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SisterSchmooze: Of Bloopers and Blooms

Marcia Stark Meth / Emmy Leah Stark Zitter / Miriam Stark Zakon

Come join us as we remember how we got past the hitches and glitches surrounding weddings long past, flower girls and “flower boys” now all grown up

Wednesday, May 16, 2018

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W

hat do weddings and Shavuos have in common?

Flowers, of course.

But more than that… Most of us have heard mefarshim comparing Hashem to a chassan, B’nei Yisrael to a kallah, and Har Sinai to a flower-bedecked chuppah. And those of us who’ve been privileged to witness a hachnasas sefer Torah have seen the Torah being carried under a chuppah to its new home, where it will become the central connection between the mispallellim and Hashem.

Digging even further, we find more comparisons. Anyone who’s ever planned a wedding knows how much logistical, mental, and emotional preparation go into pulling off a flawless event. Similarly, receiving the Torah — both at Sinai and today — requires extensive preparation, though of the spiritual kind.

Those preparations don’t always go smoothly. Sometimes we encounter disagreements or even controversy along the way. Sometimes we experience repeated failures before attaining our goal. And sometimes we need to find ways to come together with others, uniting in agreement, harmony, and achdus.

We Sisters are making our final Shavuos preparations. We’re baking our cheesecakes (okay, full disclosure, two of us are buying). We’re choosing and arranging flowers. We’re counting down the last days of the Omer. And each of these preparations evokes memories.

Come join us as we remember how we got past the hitches and glitches surrounding weddings long past, flower girls and “flower boys” now all grown up, and Shavuos plans nearly gone awry with cheesecake debacles and floral flops.

 

Marcia’s daughter goes… Slowly “Petaling” Down the Aisle

My two daughters are 17 years apart. When Leah was born, my mother-in-law, Rose Meth a”h, sent a clipping from Good Housekeeping magazine (July 1994) to my older daughter, Miri. The piece was entitled “SISTERS.” It featured a photo of a bride kissing a flower girl. The text beside it read:

 

Both my daughters have been brought up on GH, and look how they’ve turned out (right)! Overcoming her initial surprise at acquiring a baby sister at age 17, Lisa found that it came in handy five years later, when Casey was just the right age to be a flower girl at her wedding.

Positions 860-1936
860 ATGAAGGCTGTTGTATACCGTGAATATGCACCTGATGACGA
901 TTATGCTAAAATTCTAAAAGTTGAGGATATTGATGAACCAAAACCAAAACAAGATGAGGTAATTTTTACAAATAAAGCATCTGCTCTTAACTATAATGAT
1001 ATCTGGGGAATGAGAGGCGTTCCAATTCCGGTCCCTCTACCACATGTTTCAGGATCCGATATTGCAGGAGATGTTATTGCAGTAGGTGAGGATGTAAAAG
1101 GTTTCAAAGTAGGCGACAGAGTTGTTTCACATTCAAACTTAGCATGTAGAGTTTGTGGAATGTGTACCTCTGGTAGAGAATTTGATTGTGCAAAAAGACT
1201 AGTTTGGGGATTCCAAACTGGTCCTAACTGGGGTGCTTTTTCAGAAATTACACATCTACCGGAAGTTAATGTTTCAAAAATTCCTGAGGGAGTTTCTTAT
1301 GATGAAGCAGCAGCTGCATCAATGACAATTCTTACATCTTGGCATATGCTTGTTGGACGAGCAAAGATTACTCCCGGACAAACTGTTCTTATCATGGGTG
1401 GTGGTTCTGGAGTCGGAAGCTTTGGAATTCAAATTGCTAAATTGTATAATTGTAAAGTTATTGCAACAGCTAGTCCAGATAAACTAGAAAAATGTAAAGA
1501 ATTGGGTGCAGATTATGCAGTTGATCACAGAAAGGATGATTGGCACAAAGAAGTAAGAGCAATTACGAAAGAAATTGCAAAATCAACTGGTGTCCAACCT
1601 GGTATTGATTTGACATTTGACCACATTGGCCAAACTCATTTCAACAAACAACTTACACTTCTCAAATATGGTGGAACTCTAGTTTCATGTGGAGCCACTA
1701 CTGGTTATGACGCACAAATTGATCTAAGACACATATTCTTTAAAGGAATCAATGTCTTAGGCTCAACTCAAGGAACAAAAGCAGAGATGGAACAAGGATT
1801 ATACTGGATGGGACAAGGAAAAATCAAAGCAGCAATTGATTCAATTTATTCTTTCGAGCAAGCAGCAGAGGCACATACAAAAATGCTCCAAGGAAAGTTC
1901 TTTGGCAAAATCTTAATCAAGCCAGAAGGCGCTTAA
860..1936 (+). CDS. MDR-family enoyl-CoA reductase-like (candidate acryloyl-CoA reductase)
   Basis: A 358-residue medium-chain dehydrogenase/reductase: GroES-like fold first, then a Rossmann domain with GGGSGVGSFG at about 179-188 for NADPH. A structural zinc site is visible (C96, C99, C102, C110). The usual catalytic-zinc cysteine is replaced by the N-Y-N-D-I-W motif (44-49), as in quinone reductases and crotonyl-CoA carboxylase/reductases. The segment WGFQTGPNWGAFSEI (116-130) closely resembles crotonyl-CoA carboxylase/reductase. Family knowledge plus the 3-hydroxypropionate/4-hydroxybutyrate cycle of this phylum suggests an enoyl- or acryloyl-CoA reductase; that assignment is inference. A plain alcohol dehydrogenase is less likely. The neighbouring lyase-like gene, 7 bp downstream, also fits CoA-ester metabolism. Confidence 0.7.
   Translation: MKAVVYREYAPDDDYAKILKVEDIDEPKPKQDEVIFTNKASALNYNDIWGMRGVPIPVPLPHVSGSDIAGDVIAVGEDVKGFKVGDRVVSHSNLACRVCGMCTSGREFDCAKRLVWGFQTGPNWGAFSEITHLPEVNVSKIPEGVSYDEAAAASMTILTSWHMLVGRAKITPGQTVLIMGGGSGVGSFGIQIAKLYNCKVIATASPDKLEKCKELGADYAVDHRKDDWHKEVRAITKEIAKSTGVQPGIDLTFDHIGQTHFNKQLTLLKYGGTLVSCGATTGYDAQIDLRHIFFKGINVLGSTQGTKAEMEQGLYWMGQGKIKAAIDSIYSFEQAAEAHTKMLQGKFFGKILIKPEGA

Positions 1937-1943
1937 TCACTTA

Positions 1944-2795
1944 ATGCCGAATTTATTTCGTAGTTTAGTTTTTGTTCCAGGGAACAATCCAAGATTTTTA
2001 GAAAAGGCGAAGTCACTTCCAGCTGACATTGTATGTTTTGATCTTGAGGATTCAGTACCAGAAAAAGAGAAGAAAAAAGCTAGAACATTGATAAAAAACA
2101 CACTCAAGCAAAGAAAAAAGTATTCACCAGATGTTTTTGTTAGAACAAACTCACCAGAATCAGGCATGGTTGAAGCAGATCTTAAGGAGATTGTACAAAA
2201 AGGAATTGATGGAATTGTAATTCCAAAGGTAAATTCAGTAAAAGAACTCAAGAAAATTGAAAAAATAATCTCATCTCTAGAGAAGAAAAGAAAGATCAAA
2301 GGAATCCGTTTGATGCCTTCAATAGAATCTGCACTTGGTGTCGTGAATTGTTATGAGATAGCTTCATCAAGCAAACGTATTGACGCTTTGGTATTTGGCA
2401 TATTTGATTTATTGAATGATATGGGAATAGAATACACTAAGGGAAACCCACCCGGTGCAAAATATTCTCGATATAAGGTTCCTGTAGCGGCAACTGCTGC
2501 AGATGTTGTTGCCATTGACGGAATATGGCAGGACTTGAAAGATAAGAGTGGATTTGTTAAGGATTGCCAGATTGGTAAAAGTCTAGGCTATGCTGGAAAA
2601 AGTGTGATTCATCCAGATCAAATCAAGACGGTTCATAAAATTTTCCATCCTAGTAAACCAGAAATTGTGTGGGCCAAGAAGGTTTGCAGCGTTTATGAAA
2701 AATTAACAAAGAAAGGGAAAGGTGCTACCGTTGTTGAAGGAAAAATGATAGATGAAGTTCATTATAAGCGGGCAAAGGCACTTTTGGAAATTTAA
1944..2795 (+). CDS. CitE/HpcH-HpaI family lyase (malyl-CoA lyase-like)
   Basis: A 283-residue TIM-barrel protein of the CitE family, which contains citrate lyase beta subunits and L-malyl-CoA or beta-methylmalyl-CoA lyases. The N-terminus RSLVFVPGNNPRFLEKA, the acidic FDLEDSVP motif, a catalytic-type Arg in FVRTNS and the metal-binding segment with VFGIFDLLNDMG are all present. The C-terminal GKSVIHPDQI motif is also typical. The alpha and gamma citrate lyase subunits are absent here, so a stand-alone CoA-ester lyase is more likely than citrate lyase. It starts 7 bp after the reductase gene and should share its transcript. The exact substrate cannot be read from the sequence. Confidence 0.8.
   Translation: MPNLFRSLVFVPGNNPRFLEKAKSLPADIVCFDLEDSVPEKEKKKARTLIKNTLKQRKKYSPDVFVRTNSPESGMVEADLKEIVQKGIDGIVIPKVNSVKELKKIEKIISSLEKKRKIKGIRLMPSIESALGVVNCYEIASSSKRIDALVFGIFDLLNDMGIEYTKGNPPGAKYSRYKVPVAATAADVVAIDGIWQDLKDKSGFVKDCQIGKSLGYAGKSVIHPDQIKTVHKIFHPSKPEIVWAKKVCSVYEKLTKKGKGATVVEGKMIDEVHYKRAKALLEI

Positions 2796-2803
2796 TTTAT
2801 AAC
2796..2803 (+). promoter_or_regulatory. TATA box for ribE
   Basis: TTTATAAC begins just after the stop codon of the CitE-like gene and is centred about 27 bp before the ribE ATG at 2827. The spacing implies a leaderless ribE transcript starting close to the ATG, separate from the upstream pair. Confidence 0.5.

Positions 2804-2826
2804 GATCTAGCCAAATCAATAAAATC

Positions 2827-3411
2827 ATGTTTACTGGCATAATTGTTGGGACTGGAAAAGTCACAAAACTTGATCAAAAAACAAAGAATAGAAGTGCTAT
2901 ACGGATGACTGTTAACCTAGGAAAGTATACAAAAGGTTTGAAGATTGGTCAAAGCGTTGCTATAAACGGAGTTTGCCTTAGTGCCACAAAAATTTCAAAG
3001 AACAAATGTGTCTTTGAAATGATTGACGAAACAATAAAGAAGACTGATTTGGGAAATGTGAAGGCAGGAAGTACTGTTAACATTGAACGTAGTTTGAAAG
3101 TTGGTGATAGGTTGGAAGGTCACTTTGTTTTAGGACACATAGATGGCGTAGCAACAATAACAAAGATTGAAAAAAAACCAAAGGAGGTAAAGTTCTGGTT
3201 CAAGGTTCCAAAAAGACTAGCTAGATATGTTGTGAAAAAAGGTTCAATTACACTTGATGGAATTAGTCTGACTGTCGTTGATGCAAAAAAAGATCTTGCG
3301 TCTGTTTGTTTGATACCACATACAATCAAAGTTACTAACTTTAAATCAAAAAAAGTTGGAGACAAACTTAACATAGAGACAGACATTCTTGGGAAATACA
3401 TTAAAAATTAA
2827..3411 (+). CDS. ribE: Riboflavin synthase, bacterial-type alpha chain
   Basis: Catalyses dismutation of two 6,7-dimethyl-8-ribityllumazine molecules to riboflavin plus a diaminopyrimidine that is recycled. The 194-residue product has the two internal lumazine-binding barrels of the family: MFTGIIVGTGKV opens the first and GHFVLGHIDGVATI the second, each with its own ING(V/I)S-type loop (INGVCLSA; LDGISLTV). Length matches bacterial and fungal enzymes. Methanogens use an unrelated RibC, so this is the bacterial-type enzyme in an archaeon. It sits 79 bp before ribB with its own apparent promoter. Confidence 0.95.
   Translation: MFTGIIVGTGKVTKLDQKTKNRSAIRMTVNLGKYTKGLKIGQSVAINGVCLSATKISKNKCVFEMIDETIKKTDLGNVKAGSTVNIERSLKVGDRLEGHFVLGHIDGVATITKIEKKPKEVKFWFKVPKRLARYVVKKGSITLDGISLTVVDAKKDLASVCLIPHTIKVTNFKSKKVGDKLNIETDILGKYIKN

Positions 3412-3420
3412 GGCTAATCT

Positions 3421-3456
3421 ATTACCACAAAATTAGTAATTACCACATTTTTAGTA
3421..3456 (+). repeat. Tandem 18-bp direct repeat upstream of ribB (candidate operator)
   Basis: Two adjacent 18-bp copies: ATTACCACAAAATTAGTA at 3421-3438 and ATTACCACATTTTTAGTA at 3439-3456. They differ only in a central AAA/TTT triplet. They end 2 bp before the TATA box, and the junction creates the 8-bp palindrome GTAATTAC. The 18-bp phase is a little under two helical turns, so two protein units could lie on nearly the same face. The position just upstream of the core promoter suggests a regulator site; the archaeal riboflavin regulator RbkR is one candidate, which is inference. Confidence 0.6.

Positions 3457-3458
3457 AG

It was signed by a woman from Indianapolis, Indiana.

My mother-in-law had taped the clipping onto a piece of paper from a small notepad. Underneath, and spilling onto the back of the notepaper, was the following handwritten message:

Dear Miri, ad meah v’esrim shanah,

Mazel tov on the birth of your baby sister Leah. May she be a source of Yiddish nachas to all of us. By the way, a two- or three-year-old girl can be a flower girl too. You don’t have to wait five years as Lisa in the clipping did.

Love,

Babbie

Zaidy sends his best.

 

Four years later… The sun shone brightly on this unusually hot day in May. The gauzy chuppah, adorned with flowers, sparkled white against the blue sky. The guests sat in anticipation. My husband and I stood unseen in the wings, arms hooked with those of our beautiful kallah. Tense at the enormity of the moment, we watched the action unfolding before us.

The music came on, the procession began. First, the chassan with his parents. Then the proud grandparents — including my mother, escorted by our two sons, and my in-laws.

The music changed to a light and airy tune, and it was four-year-old Leah’s turn. She looked adorable in the exquisite blue-and-white gown my mother-in-law had lovingly made for her. Leah was a seasoned pro — she’d already been a flower girl nine months earlier at her oldest brother Avi’s wedding.

Her instructions seemed simple: Take rose petals from your little basket. Place them onto the white runner.

But four-year-olds can be quite literal.

 (Excerpted from Family First, Issue 592)

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